Under these prohibitive family-planning rules, the authorities restricted the vast majority of families to a single child. This policy brought a sharp drop in the fertility level and total birthrate, creating a gender imbalance. Furthermore, the son preference forced many families to abort girls, creating a society where men vastly outnumber women. This again gave birth to a generation of shengnan, meaning “leftover men” or partners considered unsuitable for marriage. On the other hand, the policy expedited the gender equality movement. Female college enrollment exploded, while educated women pursued in-demand careers, leaving traditional roles behind.

The reversing of the policy is unlikely to stop either the women’s liberation movement or the country’s gender imbalance, and yet it will impact the luxury sector. Niche markets such as luxury kidswear, baby care products, maternity wear, and child-related products (e.g., toys, nursery furniture) will see strong sales. On the other hand, young families will embrace family-oriented collectivism, progressing from the self-centered and individualistic life view. Instead of luxury products that bring personal gratification (think of a Birkin bag or a Rolex Daytona), consumers will give precedence to family activities and child-related elite services such as after-school enrichment programs or upper-class sports. Basically, luxury players who offer customized family-friendly trips, educational leadership training trips for families, and after-school private tutoring will see robust growth and higher sales.

2. The world’s largest middle-class

China’s middle class is forecasted to reach 780 million in the mid-2020s and with all the hype in the media, there’s a risk of falling in the oversimplification trap. In other words, it’s wrong to see a multifaceted issue like the Chinese middle-class as a homogeneous group.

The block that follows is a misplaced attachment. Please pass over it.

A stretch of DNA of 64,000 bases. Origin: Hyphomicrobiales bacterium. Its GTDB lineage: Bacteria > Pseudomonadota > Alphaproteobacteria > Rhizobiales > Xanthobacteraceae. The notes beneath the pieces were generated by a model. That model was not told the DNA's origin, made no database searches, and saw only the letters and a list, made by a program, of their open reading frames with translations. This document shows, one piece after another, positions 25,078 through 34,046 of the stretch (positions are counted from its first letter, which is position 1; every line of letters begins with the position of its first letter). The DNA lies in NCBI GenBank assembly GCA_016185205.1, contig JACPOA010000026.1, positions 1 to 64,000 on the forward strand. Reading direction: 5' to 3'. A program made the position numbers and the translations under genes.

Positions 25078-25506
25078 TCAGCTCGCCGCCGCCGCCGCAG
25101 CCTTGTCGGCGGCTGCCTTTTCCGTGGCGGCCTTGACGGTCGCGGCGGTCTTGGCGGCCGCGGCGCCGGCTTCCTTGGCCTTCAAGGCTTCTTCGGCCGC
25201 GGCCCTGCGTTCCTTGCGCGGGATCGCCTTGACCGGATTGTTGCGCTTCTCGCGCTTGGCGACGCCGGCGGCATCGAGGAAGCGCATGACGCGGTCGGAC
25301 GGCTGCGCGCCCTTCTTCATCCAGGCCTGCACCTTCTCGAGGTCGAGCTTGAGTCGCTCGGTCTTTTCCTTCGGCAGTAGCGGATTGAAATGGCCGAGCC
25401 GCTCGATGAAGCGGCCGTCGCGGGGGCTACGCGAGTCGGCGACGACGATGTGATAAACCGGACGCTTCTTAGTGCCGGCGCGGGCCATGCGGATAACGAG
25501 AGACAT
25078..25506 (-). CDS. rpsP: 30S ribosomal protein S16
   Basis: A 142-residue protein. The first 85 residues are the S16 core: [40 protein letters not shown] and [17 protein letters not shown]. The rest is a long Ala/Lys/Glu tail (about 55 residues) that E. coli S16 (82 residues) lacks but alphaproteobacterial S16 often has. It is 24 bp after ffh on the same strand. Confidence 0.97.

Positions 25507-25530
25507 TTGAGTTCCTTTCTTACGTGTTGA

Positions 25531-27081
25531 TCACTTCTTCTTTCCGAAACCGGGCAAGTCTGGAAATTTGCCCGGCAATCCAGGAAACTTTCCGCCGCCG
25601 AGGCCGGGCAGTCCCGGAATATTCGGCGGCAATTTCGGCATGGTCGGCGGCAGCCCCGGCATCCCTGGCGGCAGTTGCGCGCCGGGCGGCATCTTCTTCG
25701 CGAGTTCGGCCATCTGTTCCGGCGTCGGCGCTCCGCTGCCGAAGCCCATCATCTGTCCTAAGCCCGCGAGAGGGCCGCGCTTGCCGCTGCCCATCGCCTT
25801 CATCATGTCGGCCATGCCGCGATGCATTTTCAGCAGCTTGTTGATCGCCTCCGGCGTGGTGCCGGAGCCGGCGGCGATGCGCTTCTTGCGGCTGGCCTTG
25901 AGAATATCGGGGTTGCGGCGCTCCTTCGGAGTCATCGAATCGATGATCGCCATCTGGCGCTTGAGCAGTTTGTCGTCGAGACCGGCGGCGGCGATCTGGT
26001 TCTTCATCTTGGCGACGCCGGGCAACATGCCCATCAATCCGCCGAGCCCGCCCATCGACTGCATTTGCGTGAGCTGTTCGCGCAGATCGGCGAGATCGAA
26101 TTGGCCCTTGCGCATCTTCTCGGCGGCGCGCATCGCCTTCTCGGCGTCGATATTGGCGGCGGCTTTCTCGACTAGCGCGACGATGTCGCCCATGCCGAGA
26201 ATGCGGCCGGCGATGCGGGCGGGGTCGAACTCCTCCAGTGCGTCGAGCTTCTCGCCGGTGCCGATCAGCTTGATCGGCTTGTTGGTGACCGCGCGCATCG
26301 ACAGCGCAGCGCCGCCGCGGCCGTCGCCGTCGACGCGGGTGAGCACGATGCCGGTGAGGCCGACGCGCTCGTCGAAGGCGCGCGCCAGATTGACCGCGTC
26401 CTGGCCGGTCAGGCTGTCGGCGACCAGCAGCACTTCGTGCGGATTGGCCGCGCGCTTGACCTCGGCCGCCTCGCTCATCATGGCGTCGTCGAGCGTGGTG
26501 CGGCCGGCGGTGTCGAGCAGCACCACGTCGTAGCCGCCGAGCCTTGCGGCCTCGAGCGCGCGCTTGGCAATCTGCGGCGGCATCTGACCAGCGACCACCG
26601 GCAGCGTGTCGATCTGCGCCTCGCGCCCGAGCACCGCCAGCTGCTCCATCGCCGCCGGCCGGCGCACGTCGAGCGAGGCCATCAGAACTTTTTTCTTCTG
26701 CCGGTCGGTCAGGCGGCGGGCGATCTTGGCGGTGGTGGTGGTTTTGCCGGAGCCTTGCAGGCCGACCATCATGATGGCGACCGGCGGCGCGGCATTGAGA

China is one of the places where marketers have registered significant differences between the urban and suburban middle class, and the upper and lower-middle classes. In addition, geography is playing an important role as the urban population from the eastern and coastal provinces is wealthier than inland city slickers. Further segmentation appears between individuals working in the private sector and the power-driven bureaucrats. Surprisingly, the luxury consumption patterns of these classes differ. White-collar workers in the public sector are fearful of corruption scandals and repercussions, so they won’t flaunt their wealth ostentatiously. Given this, luxury brands have to understand that the “one-size-fits-all approach” doesn’t work with the Chinese middle-class. Evidently, discounted prices are appealing to middle-income households but then again not everyone will shop at outlet malls.

3.  Millennials and Gen Zers are both large but not interchangeable generations

Some luxury brands believe that younger consumers have a similar response to advertising campaigns and yet each generation has its own idiosyncrasies.

Charlie Gu, CEO Kollective Influence told Jing Daily that “Chinese Gen. Z grew up witnessing China’s rapid rise on the global stage. As a result, they possess a national pride that has been seen also among the millennials.” Indeed, national pride is a common denominator of the younger generational cohorts but that doesn’t imply that all members share the same viewpoints and positions. As Gu points out Gen. Z is a paradox, being both an “early adopter of Western luxury trends” but also a devotee of Chinese home-grown brands. Conversely, millennials are only now warming up to national brands, seeing international players as a dominant force in the luxury world.

Charlie Gu identifies influencer marketing as an additional breaking point between the two-generational cohorts. He believes that “top-tier influencers with large followings don’t have such a strong appeal to Gen. Z. Unlike their parents (mostly millennials) who considers top influencers and key opinion leaders as a trusted authority, Chinese Gen Zers identify with people who are more like their peers. They are less interested in following mass trends and are more about living a bona fide lifestyle within their social tribe,” says Gu.

4. Multigenerational households create capricious buying patterns

According to the Pew Research Center, 20 percent of the U.S. population lived in multi-gen households in 2016, but the U.S. is not the only country where multigenerational homes are on the rise. High housing prices, low wages, and negative economic conditions have created a demographic shift, changing the structure of the modern family.